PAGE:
Monday, August 14, 2006


Father popped over to Blighty a short while ago for little Serafina's christening. While he was here, he gave me a copy of a book called Extinction, by Ray Hammond.

He thought I'd be interested in it because of two brief passages, in which the hero, lawyer Michael Fairfax, returns to America from abroad.

"Mr Michael Benjamin Fairfax?"

The lawyer turned from his place in the shuffling queue to see a pale, bespectacled young man in a creased brown suit, besides whom stood an airport cop with his thumbs hooked in his gun belt.


The young man flashed a badge. "U.S. Immigration. Would you please follow me, sir?"

"My bags," protested Michael, pointing towards the distant bank of carousels. People in the line were now staring at him as if he were an illegal immigrant - or a terrorist.

"We'll have them collected for you, sir," said the immigration officer. "This shouldn't take long."

There follows a long interrogation scene, regarding details of a court case Micheal is preparing, which the U.S. Authorities have a vested interest in. It continues:

His interview with the government agents at Sacramento Airport had lasted almost three hours. Then he had been escorted back through Immigration to the baggage hall only to discover that, while he had been detained, U.S. Customs had ripped open and searched through every one of his bags. They had then left his clothes and toilet articles in a heap for him to repack. They had also managed to crack the glass in the silver frame containing a photograph of Lucy, Matthew and Ben.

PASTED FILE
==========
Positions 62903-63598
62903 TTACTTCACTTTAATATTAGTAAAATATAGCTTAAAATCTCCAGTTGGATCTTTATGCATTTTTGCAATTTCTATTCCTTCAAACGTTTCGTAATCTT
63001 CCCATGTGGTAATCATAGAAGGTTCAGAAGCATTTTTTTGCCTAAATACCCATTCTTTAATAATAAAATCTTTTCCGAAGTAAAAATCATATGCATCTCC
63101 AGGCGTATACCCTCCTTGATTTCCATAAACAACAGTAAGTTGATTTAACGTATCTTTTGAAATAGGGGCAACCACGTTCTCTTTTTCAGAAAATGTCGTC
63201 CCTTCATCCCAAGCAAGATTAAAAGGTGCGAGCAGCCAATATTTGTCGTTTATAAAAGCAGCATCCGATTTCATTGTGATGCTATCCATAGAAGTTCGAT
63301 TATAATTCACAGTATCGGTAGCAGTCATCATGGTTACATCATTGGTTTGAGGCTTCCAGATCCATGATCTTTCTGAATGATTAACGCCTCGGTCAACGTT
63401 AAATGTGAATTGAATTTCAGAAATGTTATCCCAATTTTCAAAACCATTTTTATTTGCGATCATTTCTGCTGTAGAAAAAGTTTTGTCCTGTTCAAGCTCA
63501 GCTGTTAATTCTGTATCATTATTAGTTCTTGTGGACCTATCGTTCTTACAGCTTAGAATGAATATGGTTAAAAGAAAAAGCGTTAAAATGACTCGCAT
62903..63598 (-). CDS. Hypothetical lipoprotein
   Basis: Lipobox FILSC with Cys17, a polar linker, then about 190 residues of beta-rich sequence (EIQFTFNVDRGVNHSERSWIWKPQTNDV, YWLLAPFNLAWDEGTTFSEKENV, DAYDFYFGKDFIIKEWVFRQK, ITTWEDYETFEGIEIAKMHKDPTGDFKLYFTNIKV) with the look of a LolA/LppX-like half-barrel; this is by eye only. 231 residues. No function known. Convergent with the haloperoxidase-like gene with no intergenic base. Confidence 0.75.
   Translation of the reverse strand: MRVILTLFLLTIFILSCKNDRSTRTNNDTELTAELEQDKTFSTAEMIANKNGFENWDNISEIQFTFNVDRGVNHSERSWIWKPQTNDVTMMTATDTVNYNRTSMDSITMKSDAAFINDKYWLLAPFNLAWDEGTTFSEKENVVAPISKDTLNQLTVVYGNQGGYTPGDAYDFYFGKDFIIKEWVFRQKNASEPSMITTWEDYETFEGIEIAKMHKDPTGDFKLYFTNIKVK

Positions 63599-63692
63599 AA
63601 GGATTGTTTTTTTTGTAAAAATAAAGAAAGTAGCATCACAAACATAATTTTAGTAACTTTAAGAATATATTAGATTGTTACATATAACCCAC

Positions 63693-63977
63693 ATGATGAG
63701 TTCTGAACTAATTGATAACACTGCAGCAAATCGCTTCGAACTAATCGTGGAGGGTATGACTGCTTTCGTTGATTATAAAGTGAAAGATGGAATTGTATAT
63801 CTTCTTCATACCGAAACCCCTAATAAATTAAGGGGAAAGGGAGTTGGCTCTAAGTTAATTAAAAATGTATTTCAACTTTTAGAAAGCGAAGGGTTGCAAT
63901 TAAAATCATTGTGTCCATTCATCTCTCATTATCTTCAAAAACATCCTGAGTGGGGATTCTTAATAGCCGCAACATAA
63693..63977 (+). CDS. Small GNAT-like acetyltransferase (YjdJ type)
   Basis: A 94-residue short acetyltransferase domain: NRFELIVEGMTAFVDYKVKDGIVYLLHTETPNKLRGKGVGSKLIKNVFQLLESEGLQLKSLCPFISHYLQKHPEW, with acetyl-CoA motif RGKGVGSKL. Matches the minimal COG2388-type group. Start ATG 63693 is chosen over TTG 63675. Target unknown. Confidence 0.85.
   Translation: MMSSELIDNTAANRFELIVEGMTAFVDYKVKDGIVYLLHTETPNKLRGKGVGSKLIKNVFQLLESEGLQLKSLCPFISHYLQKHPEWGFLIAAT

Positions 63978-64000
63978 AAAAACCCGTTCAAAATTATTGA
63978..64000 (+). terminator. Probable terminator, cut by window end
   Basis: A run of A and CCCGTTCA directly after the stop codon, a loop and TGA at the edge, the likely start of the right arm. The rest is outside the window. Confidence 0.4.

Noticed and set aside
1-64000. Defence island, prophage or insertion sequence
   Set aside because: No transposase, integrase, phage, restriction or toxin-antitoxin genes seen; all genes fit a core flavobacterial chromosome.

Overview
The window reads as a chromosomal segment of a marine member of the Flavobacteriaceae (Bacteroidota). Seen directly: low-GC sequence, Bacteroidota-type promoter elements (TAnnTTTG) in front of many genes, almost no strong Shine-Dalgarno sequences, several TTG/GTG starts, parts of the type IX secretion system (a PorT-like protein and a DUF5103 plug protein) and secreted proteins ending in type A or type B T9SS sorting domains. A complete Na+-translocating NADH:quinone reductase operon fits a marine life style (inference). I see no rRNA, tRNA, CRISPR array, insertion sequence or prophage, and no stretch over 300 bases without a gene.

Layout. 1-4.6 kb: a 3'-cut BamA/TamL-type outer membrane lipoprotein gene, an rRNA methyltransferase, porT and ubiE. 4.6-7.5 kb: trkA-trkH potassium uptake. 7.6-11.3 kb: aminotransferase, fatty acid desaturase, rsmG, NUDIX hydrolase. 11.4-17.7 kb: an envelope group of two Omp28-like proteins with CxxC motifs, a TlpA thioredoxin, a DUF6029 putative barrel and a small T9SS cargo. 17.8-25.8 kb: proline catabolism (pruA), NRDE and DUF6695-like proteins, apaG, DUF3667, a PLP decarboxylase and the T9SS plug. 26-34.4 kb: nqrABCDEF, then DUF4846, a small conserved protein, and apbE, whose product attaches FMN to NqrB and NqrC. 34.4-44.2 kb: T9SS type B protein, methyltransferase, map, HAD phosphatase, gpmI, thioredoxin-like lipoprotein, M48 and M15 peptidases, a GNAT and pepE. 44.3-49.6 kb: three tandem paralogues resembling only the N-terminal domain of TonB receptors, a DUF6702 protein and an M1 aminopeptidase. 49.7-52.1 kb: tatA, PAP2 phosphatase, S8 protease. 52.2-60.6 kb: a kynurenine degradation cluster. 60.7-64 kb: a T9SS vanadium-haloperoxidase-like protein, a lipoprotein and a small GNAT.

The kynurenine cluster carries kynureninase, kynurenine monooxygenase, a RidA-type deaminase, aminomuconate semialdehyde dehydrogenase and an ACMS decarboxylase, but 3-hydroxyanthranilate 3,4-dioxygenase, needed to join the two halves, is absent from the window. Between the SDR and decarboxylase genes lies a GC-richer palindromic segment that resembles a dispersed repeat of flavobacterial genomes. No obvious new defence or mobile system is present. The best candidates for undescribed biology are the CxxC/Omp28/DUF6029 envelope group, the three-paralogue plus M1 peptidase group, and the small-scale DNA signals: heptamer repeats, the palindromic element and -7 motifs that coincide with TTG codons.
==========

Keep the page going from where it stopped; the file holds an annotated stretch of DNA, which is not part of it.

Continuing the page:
Dad had thought it interesting because my experiences with U.S. Customs had been quite similiar - even down to the glass in a framed picture of Tina being smashed.

Those interesting details aside, Extinction is a fascinating and brilliantly written book which is growing ever more topical. It concerns a near future in which corporations can control the Earth's weather, via enormous mirrors in space which can redirect the Sun's light. But what long term effects will controlling the weather have?

With most of the world (myself included) still ignoring the very real evidence of global warming, this book suggests that the inevitable consequences of our cavelier attitude towards the environment might arrive sooner than we thought.

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